Denver council “unable” to investigate Mayor Michael Hancock’s text messages
The Denver City Council met for hours behind closed doors on Monday night before releasing its third major statement on the lascivious text messages that Mayor Michael Hancock sent to a city employee.
The elected officials now say that they are “unable” to investigate Hancock’s behavior.
The statement, released by Council President Albus Brooks, says that all 13 council members agree that Hancock’s conduct was unacceptable, but it cites several reasons that they can’t do anything about it — including the fact that there “are no disputed facts” and the council has only limited powers.
The council also called for new sexual harassment policies for Denver’s elected officials.
The scandal flared up last month.
In March, Hancock admitted that he had sent suggestive messages in 2012 to Det. Leslie Branch-Wise, who was on his security staff.
At first, the council said that they weren’t planning to use their investigative powers to look into the texts. They said that the detective hadn’t requested an investigation, and so they didn’t want to risk “re-victimizing her,” they said in a statement.
Branch-Wise quickly requested the investigation. In response, the council asked its attorneys to “develop a proposal for a potential investigation,” which they apparently discussed in closed sessions this week and last.
A city employee could have been disciplined or fired for Hancock’s conduct. However, elected officials aren’t subject to the city’s workplace rules about harassment.
However, the council does have some oversight of the mayor.They have the legal power of subpoena, meaning they can call witnesses and request evidence — but they don’t have any formal power to suspend him or take other action, and they may not have subpoena power over the mayor himself.
The council also could hire an outside investigator.
After hours of discussion, the elected officials decided that they still couldn’t move forward.
“Since we are not the judicial branch, we are unable to make a legal conclusion about the Mayor’s conduct and there are no disputed facts,” he said.
He also noted that Branch-Wise had in 2013 waived “any opportunity to pursue the legal process where these types of legal conclusions are typically made.” Branch-Wise accepted a $75,000 legal settlement in 2013. In that agreement, Branch-Wise released Denver and all its officials and employees from claims, demands and damages.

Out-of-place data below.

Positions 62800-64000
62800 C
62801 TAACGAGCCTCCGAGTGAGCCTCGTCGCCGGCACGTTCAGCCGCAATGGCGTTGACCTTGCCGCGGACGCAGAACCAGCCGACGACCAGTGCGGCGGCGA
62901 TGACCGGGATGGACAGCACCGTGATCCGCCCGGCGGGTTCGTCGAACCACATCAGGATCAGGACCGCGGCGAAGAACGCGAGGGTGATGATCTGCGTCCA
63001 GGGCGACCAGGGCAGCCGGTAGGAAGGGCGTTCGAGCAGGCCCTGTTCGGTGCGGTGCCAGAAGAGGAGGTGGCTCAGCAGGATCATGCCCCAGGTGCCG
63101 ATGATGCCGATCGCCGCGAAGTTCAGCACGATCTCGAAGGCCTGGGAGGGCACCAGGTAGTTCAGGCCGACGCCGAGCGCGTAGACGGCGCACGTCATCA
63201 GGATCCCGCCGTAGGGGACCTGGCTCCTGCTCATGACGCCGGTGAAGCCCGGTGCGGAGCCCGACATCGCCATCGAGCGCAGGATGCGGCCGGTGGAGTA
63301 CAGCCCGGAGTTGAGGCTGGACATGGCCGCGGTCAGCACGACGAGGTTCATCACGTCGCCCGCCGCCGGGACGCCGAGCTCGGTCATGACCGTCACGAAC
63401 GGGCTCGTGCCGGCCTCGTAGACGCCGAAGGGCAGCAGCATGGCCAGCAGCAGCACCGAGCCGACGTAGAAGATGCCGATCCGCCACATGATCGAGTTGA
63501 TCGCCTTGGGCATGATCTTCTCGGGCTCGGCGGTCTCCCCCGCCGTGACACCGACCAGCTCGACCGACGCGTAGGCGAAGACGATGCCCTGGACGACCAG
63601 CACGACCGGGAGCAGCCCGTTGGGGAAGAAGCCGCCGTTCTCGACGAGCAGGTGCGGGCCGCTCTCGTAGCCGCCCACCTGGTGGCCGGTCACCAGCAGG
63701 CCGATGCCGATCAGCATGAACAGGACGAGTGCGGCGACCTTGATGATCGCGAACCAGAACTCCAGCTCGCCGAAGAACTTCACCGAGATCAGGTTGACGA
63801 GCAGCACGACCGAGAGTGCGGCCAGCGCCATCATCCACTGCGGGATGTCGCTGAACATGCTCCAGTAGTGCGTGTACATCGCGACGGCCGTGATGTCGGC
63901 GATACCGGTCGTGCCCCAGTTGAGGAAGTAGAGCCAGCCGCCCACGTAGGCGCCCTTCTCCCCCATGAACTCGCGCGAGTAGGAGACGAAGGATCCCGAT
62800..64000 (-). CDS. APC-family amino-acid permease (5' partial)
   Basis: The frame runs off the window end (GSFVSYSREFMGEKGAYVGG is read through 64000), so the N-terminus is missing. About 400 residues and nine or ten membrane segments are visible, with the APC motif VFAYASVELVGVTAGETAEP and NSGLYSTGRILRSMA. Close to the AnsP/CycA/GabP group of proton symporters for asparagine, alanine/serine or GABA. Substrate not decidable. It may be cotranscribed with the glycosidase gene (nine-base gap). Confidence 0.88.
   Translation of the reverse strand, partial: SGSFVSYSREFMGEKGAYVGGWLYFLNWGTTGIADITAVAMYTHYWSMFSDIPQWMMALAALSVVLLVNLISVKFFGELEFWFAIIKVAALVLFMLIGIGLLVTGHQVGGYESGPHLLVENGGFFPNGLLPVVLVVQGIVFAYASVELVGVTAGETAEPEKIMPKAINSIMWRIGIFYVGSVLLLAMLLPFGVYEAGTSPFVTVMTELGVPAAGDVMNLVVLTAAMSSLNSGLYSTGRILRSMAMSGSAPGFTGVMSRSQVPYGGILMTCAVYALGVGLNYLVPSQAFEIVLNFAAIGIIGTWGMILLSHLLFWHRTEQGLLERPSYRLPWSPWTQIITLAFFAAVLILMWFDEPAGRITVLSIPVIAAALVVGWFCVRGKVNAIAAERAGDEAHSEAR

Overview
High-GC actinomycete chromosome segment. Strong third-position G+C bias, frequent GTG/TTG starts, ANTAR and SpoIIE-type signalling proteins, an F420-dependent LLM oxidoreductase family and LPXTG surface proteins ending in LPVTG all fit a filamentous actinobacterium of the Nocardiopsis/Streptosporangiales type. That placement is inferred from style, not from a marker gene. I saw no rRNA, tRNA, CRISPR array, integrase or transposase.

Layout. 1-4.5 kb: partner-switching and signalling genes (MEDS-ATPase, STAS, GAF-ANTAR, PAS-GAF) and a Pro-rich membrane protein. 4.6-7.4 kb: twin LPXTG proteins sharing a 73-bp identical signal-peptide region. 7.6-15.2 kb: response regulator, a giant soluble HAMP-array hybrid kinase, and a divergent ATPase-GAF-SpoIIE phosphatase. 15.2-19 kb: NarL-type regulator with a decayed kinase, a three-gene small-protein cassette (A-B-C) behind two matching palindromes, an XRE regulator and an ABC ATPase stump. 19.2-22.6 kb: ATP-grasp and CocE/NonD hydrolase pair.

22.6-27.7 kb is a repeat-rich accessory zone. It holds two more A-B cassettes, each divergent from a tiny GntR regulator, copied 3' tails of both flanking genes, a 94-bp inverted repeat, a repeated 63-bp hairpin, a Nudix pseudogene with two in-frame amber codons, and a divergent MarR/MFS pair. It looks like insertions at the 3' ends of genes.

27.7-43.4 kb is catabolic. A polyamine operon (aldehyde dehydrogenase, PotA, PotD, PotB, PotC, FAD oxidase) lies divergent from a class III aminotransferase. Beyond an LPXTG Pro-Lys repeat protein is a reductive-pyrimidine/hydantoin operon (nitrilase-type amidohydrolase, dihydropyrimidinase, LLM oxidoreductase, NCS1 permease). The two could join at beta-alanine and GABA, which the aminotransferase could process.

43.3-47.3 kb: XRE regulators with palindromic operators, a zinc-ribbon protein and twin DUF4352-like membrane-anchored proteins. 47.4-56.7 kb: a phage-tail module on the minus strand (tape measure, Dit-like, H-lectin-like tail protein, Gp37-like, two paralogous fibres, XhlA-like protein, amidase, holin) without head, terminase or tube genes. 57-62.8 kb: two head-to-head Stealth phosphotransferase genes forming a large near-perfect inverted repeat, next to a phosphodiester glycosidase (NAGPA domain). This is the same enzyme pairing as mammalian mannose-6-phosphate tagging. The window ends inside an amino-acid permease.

The mayor and the city council get legal advice from different people — Hancock has city attorney Kristen Bronson, while the council relies on legal counsel Kirsten Crawford.
Council members said the system needs to change.
Brooks’ statement said that the council would “adopt a clear policy and process for reporting and investigating complaints against a Council Member.”
They asked Hancock to do the same for himself, adopting “consistent policies to meet the community’s demand for accountability.”
In a statement, Hancock’s office said that he has been “open, honest and transparent about this matter.” He is “committed to learning and growing from all of this while continuing to lead the city forward,” it continued.
Hancock has apologized to Branch-Wise. He denied that the messages constituted sexual harassment.
Here’s Brooks’ statement:
“Detective Leslie Branch-Wise requested the Denver City Council to publicly investigate whether Mayor Michael B. Hancock’s texts to her six years ago constituted sexual harassment. Each Council Member agrees that Mayor Hancock’s conduct was unacceptable. Tonight, based on extensive additional legal advice, Council is unable to grant Detective Branch-Wise’s request for an investigation. Since we are not the judicial branch, we are unable to make a legal conclusion about the Mayor’s conduct and there are no disputed facts. In 2013, Detective Branch-Wise waived any opportunity to pursue the legal process where these types of legal conclusions are typically made. Furthermore, the request for an open investigation would be problematic under state law confidentiality requirements.
Council is deeply concerned that there is not a process to make a complaint against a Denver elected official for sexual harassment. Council will lead by example and adopt a clear policy and process for reporting and investigating complaints against a Council Member. We call on the Mayor to follow suit and adopt consistent policies to meet the community’s demand for accountability.
Our attorney will communicate with Detective Branch-Wise’s attorney on this matter.”